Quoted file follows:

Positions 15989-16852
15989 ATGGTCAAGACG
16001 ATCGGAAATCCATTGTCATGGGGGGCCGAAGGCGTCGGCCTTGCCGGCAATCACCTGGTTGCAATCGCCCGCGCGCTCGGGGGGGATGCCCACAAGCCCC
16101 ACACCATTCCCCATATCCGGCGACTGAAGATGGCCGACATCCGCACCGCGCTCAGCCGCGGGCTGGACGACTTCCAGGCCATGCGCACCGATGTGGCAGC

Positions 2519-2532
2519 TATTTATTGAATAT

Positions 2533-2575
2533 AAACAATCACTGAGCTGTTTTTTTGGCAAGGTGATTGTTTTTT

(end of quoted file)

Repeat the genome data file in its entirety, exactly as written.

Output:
Positions 15989-16852
15989 ATGGTCAAGACG
16001 ATCGGAAATCCATTGTCATGGGGGGCCGAAGGCGTCGGCCTTGCCGGCAATCACCTGGTTGCAATCGCCCGCGCGCTCGGGGGGGATGCCCACAAGCCCC
16101 ACACCATTCCCCATATCCGGCGACTGAAGATGGCCGACATCCGCACCGCGCTCAGCCGCGGGCTGGACGACTTCCAGGCCATGCGCACCGATGTGGCAGC

Positions 2519-2532
2519 TATTTATTGAATAT

Positions 2533-2575
2533 AAACAATCACTGAGCTGTTTTTTTGGCAAGGTGATTGTTTTTT